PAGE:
UvA and NFI launch study into the recognition of deepfakes
The University of Amsterdam (UvA) and the Netherlands Forensic Institute (NFI) started an investigation into the recognition of deepfakes, as well as, hidden messages from criminals.
With deepfake technology, it is possible to impersonate someone in pictures or videos to the point where the viewer does not realize they are looking at a fake. “It is almost impossible to distinguish real from deepfake videos with the naked eye”, said Professor of Forensic Data, Zeno Geradts.
Criminals are increasingly making use of deepfakes. Last month, Dutch, British and Baltic MPs had a conversation with a deepfake imitation of Russian opposition leader, Alexei Navalny. The politicians only realized the deception weeks after their talk occurred.
Deepfakes are also used, for example, to hide the faces of adults in child pornography or to blackmail someone by showing them manipulated images of a kidnapped child.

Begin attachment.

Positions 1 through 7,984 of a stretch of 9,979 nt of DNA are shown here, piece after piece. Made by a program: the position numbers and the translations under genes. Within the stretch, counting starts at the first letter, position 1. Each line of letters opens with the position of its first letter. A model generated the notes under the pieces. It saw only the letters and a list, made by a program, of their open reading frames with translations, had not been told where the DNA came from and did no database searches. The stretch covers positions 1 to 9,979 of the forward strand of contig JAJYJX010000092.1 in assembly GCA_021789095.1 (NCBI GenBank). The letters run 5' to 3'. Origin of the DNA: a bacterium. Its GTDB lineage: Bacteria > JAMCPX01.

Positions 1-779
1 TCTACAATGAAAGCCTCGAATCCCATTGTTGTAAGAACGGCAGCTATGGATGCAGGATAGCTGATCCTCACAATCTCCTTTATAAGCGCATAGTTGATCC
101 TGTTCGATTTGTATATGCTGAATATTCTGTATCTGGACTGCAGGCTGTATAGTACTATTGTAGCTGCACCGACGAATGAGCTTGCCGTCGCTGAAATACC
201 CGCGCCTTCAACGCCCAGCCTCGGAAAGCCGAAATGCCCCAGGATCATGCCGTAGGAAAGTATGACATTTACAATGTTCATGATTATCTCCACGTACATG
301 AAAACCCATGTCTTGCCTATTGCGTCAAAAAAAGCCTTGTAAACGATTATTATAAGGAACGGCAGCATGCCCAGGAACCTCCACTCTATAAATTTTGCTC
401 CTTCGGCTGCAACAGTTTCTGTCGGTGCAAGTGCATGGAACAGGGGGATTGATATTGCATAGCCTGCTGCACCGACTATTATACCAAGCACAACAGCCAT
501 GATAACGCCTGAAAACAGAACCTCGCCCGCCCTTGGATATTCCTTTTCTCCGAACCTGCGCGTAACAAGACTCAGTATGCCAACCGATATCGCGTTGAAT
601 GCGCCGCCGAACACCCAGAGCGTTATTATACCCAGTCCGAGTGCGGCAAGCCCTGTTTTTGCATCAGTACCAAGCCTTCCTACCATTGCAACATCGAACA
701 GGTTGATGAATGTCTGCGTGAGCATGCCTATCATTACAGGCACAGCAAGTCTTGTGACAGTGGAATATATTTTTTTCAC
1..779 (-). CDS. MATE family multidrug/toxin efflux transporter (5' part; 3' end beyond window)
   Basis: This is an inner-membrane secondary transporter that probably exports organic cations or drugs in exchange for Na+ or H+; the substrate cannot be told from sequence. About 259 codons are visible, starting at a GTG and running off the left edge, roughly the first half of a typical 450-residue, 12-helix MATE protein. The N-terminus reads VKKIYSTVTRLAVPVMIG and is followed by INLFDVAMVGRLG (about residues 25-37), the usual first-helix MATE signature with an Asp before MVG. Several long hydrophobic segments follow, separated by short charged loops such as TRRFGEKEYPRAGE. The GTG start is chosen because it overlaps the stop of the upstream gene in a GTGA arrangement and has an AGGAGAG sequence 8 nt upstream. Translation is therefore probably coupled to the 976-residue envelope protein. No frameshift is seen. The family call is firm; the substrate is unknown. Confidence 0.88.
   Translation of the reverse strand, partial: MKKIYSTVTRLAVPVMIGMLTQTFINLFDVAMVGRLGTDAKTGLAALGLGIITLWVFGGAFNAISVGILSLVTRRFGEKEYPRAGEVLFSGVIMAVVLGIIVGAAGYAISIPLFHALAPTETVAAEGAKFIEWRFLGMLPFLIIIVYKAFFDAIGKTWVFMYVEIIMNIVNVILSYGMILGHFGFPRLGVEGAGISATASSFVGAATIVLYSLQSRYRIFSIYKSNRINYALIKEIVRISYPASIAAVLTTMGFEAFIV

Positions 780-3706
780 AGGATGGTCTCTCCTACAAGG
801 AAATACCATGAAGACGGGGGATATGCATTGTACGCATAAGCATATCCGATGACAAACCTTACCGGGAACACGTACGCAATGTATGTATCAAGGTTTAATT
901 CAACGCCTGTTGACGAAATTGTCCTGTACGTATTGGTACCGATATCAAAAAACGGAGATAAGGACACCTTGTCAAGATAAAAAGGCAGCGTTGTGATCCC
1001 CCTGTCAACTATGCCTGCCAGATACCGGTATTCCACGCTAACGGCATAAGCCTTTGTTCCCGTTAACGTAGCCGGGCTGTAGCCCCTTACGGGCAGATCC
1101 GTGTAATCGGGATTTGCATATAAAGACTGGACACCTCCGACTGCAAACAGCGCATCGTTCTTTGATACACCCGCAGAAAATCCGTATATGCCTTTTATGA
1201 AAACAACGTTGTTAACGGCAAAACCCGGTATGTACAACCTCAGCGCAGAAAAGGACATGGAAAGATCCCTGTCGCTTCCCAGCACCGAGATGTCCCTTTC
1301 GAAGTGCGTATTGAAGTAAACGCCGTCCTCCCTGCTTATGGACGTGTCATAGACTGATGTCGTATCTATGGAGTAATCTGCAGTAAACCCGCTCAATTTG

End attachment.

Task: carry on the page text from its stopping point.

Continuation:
Current computer models are able to recognize deepfakes eight out of ten times. “You would ideally want at least 99.5 percent of deepfakes to be removed”, said Geradts.
In addition, the research institutes are also analyzing how to improve detection of hidden messages by criminals. Criminals can, for example, let their partners know when and where a drug shipment will arrive via a secret message in a video.
“An old-fashioned example of a hidden message might be that the first letter of words in a sentence collectively form a new word. Nowadays, videos with hidden messages can be digitally crafted”, Geradts explained. The scientists are now looking into how computer systems can improve their recognition of secret messages.
A third part of the research will also focus on improving speech recognition, for example by combining someone’s voice with the location data of their phone.